#BonifacioDay2015 | Haciendas, Export-Crop Plantations Remain



Reference: Gi Estrada, UMA Media Officer, 0916.611.4181

One hundred fifty two years after the birth of Andres Bonifacio, the founder of the revolutionary movement Katipunan, exploitative conditions in vast haciendas and plantations remain in the Philippines.

The national agriworkers federation Unyon ng mga Manggagawa sa Agrikultura (UMA) said that farm and agricultural workers continue to slave away to produce cash crops for the interests of foreign enterprises and the local landowning elite – the same cycle of oppression that Bonifacio and the Katipunan sought to change.

“Land reform and the emancipation of farmers and the people were the main aims of the Philippine Revolution of 1896. Up to this day, however, brutal oppression in these types of landholdings persists and continues to cause misery to farmers and agricultural workers,” said Ranmil Echanis, UMA Secretary General.

The hacienda system was introduced by Spanish colonialists in the 19th century to produce crops for export.  This system was further encouraged by the colonial regime of US imperialism which maintained and depended on feudalism as its social base.

“US Imperialism enlisted the loyal support of the local elite who allowed themselves to be tamed by the US for local political leadership.  This became necessary for the US to ensure the continuous supply of raw materials such as sugar, hemp, coconut and other agricultural products from its new colony. This also favors the interests of the local ruling elite who were either landlords themselves or compradors.”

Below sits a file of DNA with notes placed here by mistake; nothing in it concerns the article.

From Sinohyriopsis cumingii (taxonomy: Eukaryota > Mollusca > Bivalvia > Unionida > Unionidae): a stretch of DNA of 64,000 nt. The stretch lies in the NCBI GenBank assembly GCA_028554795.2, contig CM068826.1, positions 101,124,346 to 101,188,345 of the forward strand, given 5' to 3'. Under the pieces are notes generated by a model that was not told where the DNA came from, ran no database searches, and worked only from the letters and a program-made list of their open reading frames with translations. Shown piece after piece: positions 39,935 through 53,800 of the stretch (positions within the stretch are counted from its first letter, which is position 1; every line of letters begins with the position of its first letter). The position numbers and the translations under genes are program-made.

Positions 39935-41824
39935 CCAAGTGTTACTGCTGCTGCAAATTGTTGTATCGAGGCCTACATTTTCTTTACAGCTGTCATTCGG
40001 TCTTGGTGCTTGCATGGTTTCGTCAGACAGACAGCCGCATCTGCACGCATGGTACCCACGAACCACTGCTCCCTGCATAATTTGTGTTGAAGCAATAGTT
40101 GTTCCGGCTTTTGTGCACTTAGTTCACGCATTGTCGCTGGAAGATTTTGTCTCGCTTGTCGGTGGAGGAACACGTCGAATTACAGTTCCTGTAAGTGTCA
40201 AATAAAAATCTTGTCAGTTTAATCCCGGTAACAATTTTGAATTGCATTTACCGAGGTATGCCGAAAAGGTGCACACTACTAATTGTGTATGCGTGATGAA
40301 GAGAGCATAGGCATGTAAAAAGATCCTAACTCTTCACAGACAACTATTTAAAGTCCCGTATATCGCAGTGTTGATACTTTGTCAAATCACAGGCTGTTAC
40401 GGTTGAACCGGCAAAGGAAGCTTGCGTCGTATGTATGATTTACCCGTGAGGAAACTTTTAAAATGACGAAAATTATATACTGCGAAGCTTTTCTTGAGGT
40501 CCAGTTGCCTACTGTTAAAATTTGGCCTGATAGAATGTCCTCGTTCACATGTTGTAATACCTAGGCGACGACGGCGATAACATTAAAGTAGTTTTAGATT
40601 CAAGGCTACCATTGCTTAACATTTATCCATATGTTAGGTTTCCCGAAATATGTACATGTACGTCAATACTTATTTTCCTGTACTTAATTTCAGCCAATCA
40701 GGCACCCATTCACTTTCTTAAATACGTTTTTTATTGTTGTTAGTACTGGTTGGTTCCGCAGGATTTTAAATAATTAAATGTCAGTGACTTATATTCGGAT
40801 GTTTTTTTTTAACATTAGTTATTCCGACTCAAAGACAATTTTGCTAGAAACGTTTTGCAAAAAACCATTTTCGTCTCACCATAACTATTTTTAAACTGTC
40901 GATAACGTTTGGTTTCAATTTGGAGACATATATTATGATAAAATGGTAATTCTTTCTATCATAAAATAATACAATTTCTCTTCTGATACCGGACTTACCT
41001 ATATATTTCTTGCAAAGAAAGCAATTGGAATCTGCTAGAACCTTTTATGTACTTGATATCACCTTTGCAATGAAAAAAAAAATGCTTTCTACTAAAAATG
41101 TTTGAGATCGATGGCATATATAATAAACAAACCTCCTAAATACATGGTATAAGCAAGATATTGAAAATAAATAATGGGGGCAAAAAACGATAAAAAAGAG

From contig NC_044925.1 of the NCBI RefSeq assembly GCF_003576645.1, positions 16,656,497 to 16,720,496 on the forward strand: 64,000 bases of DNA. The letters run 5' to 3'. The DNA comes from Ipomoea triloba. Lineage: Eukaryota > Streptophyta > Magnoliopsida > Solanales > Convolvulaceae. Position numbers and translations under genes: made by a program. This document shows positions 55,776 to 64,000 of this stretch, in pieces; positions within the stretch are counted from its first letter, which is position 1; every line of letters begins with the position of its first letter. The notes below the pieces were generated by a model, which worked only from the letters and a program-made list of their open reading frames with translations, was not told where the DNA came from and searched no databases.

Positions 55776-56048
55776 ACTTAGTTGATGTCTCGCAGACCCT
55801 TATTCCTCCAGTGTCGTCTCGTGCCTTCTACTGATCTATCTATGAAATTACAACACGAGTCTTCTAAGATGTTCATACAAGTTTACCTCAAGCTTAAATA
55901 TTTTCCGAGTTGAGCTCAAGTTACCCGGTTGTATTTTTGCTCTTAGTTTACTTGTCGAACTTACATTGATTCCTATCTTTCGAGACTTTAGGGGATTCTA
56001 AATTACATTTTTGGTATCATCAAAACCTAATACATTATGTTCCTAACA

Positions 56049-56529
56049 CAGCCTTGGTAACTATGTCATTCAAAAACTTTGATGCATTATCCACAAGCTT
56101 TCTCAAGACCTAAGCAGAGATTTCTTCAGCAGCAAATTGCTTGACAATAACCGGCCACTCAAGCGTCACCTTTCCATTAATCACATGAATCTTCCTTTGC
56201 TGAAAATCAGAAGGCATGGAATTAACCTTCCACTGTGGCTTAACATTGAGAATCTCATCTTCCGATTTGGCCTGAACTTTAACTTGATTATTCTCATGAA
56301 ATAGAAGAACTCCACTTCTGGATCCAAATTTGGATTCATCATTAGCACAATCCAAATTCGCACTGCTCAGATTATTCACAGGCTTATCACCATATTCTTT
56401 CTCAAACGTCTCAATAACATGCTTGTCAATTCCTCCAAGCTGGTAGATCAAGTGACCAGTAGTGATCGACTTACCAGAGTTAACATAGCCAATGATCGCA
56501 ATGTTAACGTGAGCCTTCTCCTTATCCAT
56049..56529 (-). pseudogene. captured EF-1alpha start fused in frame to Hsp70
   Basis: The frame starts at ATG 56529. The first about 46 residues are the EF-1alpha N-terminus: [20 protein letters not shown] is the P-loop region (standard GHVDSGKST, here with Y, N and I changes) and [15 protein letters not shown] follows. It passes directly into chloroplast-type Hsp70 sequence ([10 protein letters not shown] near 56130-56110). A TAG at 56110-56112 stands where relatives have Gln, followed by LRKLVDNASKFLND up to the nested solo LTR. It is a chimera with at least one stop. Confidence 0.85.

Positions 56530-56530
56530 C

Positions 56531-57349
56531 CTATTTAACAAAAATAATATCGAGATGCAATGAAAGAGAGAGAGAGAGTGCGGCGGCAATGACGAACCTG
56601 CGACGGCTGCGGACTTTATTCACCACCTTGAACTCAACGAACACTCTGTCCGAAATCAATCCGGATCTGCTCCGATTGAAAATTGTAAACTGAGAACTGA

“The loyal adherence of the local landowning elite and big comprador bourgeoisie to impositions of imperialism make up the semi-feudal economy which plagues the country up to the present,” said Echanis. Spanish-era haciendas like Hacienda Luisita and plantations established during the American colonial period like Del Monte Foods, Inc. are still in existence and continue to operate.

These landholdings are part of the millions of hectares of agricultural land that are tied down to onerous contracts between supposed land reform beneficiaries and giant agribusiness firms. The government’s failed agrarian reform program CARP has worked perfectly for the interest of giant companies as it encouraged agrarian reform beneficiaries (ARBs) to become outgrowers or to lease their lands with onerous contracts or agribusiness venture arrangements (AVAs).

“Instead of sincerely providing land to the tiller, the government is still targeting expansion of plantations,” added Echanis.  “Plantations have also bred many forms of precarious employment victimizing agricultural workers enduring hard labor and exposure to harmful chemicals while being paid only slave-like wages.”

In Mindanao alone, these include the following:  256,360 hectares for sugarcane; 150,000 hectares for cacao by 2020; 116,000 hectares for rubber; 87,903 hectares for coffee plantations; and almost one (1) million hectares of oil palm plantations by 2030. In addition to these, multinational fruit giant Dole Philippines has expressed its intention to expand to at least 12,000 hectares of land for its pineapple plantation; same with Unifrutti, which recently invested P3.7 billion for an expansion of 2,600 hectares of land for banana Cavendish plantations in Moro areas such as Maguindanao.

Foreign plunder continues to result in dispossession and displacement of numerous lumad, Moro and peasant communities. “The guardia civil of yesteryears are now replaced by the state and private security forces who brazenly violate the rights of the people,” said Echanis.

“Bonifacio, the hero of the ‘anakpawis’ or toiling masses, continues to inspire farmers and agricultural workers to organize themselves and fight for genuine land reform and national sovereignty, ” ended Echanis.

In Congress, UMA supports the passage of the Genuine Agrarian Reform Bill (GARB) or House Bill 252 filed by Anakpawis Partylist.


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